In addition, while U.S. Ambassador Kelly met with officials of the North Korean government in October 2002 it was not to cut off talks with Pyongyang but actually to find a means to implement the flawed 1994 "Agreed Framework". The North Korean delegation admitted at the talks that Pyongyang had broken the terms of the agreement and was in fact producing nuclear weapons fuel from uranium enrichment centrifuges, in contravention of not only the Agreed Framework agreement but also the Nuclear Non-Proliferation Treaty (NPT).

In response the Bush administration did not end talks with North Korea. In fact, despite the North Korean bad-faith, the US completed fuel oil deliveries that were currently in route to North Korea. It is true, that subsequently in December 2002 the United States did halt future oil deliveries because of the flagrant violation of the 1994 agreement. It was reasonable position to take.

But it was then the North Koreans-not the United States--announced they were withdrawing from the NPT and no longer wished to talk with the United States.

But far from refusing to talk, however, the Bush administration responded with a proposal to establish a formal process for negotiations and discussions of the DPRK nuclear program. In fact, in January 2003 these new "Six Party" talks were proposed by Washington where the United States, China, Russia, Japan and North and South Korea would begin new nuclear negotiations despite serious North Korean violations of previous nuclear agreements. 

It was the United States that pursued negotiations despite the DPRK having violated-simultaneously-- the IAEA Safeguards agreement, the Nuclear Non-Proliferation Treaty, the Inter-Korean Nuclear agreement, and the Agreed Framework.

In addition, despite now some more than two decades of additional diplomacy with North Korea, that country has more nuclear weapons, more missiles and is a graver threat then when negotiations began in 1994. The lack of diplomacy thus can hardly be the reason for North Korea's growing nuclear capability.

Twice Dr. Perry acknowledges that he advocated the use of force to destroy the launch and the plutonium reprocessing facilities in North Korea given the grave danger the North Korean capability represented. But he says that is not the right action today because the risks are too great for South Korea.

Such a strategy means that any tough talk behind the continued pursuit of diplomacy will be seen by the North and its allies as mere bluff. As for the Secretary's call for more economic sanctions, that is all well and good. But sanctions to date have not worked as China seeks too many loopholes and they are often granted in order to secure China's support.

The North Korean government has been offered any number of deals on denuclearizing the peninsula. It has rejected them all for a very important reason. The North wishes to reunify the peninsula under its rule, and by force of arms if necessary. Its nuclear weapons program is designed to eventually force the US forces from the peninsula. That then will set the stage for an invasion of the South by the North, holding hostage American cities with DPRK nuclear weapons to ensure the US won't risk coming back to the defense of the Republic of Korea.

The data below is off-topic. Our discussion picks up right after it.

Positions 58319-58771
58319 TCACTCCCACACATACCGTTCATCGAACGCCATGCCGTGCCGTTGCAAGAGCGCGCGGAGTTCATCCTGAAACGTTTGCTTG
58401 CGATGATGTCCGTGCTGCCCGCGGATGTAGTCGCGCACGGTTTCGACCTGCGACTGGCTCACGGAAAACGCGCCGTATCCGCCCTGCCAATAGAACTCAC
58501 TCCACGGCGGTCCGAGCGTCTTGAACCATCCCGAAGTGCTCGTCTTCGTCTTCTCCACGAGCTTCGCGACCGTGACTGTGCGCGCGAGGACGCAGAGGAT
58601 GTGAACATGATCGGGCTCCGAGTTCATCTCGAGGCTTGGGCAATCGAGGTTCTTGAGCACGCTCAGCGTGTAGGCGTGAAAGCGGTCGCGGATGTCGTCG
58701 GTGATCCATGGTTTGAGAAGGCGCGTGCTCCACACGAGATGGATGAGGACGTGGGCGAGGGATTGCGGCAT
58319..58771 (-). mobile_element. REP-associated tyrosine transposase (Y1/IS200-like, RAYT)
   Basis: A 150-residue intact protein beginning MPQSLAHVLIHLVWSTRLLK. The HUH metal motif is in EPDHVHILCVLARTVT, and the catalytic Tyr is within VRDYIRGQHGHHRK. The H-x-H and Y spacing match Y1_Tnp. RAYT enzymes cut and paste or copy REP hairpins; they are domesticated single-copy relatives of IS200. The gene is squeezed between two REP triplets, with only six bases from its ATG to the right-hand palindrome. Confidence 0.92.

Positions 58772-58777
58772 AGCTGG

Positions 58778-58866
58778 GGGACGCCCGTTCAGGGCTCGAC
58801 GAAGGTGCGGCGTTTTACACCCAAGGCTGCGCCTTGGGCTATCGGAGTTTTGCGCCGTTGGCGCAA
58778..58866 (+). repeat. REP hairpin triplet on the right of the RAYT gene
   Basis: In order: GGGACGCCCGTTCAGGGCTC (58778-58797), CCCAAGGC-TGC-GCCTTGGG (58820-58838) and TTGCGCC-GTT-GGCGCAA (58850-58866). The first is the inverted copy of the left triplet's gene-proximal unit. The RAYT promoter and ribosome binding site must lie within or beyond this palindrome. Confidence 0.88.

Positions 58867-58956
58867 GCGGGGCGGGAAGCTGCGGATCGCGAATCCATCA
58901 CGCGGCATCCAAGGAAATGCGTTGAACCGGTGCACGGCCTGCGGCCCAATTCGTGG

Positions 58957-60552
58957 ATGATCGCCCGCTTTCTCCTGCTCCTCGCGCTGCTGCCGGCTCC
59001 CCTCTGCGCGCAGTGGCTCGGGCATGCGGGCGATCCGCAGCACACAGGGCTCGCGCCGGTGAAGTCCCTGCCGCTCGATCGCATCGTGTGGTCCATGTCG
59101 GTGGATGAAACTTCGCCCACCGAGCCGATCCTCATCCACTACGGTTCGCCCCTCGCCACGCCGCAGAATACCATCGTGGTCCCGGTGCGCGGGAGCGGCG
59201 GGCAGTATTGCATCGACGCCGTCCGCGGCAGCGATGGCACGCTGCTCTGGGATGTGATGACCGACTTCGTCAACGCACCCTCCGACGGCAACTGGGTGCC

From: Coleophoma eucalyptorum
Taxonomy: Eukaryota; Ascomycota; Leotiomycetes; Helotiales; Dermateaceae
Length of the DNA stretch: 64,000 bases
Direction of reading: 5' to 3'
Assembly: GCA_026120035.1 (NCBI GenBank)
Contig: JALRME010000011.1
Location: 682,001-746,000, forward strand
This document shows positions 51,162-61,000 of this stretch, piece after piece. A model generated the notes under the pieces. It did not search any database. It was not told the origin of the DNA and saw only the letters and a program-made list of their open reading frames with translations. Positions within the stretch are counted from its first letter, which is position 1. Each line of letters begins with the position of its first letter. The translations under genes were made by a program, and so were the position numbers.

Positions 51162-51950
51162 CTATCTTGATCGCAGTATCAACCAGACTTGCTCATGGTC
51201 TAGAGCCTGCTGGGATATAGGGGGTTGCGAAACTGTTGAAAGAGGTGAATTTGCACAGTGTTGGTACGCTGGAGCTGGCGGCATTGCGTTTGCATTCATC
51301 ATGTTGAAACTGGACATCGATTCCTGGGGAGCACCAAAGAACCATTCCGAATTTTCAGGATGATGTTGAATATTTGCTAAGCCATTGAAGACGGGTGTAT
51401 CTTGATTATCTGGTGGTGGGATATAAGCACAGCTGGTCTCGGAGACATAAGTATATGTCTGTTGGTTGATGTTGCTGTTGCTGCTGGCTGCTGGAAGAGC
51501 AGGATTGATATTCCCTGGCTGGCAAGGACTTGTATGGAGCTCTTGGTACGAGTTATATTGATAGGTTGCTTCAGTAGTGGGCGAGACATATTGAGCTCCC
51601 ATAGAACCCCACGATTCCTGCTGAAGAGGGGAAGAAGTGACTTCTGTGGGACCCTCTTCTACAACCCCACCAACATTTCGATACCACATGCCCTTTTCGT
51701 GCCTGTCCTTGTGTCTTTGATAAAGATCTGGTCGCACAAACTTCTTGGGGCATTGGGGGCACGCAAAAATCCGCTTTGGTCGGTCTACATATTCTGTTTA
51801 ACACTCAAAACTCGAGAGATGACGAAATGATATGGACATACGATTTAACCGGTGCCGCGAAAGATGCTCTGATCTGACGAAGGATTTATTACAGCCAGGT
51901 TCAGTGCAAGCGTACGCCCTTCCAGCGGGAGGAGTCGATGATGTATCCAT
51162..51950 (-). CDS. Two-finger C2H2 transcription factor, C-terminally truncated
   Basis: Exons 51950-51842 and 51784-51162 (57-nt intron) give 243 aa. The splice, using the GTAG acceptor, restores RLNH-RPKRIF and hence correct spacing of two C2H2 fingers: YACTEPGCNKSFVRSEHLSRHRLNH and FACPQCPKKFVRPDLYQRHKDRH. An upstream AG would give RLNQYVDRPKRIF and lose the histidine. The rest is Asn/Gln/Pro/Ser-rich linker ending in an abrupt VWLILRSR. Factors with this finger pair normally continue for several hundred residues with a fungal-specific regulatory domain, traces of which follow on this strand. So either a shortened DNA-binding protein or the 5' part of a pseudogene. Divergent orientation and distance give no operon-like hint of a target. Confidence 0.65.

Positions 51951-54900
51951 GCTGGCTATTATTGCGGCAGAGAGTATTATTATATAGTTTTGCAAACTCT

That is one key reason North Korea has nuclear weapons. Not because the US threatens the North but because the North Korean government thinks nuclear weapons are useful instruments of coercive diplomacy and concession seeking.

Now many people may think that North Korea with its limited nuclear arsenal poses no real threat to the United States. But just last year, the now Vice Chief of Staff of the USAF, General Stephen Wilson, said eliminating the Minuteman leg of our nuclear arsenal and its 450 missile silos-as for example Perry proposes to do-- would give North Korea, with just a dozen nuclear weapons, the power to eliminate a very high percent of America's nuclear deterrent capability. In addition, North Korea says President Reagan's former Science Advisor, Dr. William Graham, is gaining the ability to strike the US with an EMP attack which would cripple the US for decades by destroying our electrical grid.

Is it thus really possible that as Perry claims the North Koreans with their nuclear weapons are only seeking our respect despite General Wilson's concern and those of the Congressionally mandated EMP Commission report? Or does Pyongyang's nuclear weapons represent a clear and present danger to the United States and its Pacific allies?

The threat is real. It requires the United States to deploy effective and robust missile defenses, highly capable strategic bombers, an extended modernized nuclear deterrent and protective measures for our electrical grid and infrastructure.

All would help forestall further proliferation while promoting strategic stability and deterrence on the Korean peninsula while protecting the US homeland. Suggesting that simply more talk is the best initial means of protecting America from North Korea's threats is the wrong strategy, based on wrong assumptions, and most likely would lead to the wrong outcome.   

Peter R. Huessy is Director for Strategic Deterrent Studies at the Mitchell Institute for Aerospace Studies as well as President of Geostrategic Analysis, a defense consulting firm he founded in 1981. He is also a guest lecturer on nuclear deterrent policy at the U.S. Naval Academy and formerly Senior Fellow in National Security at the American Foreign Policy Council and JINSA.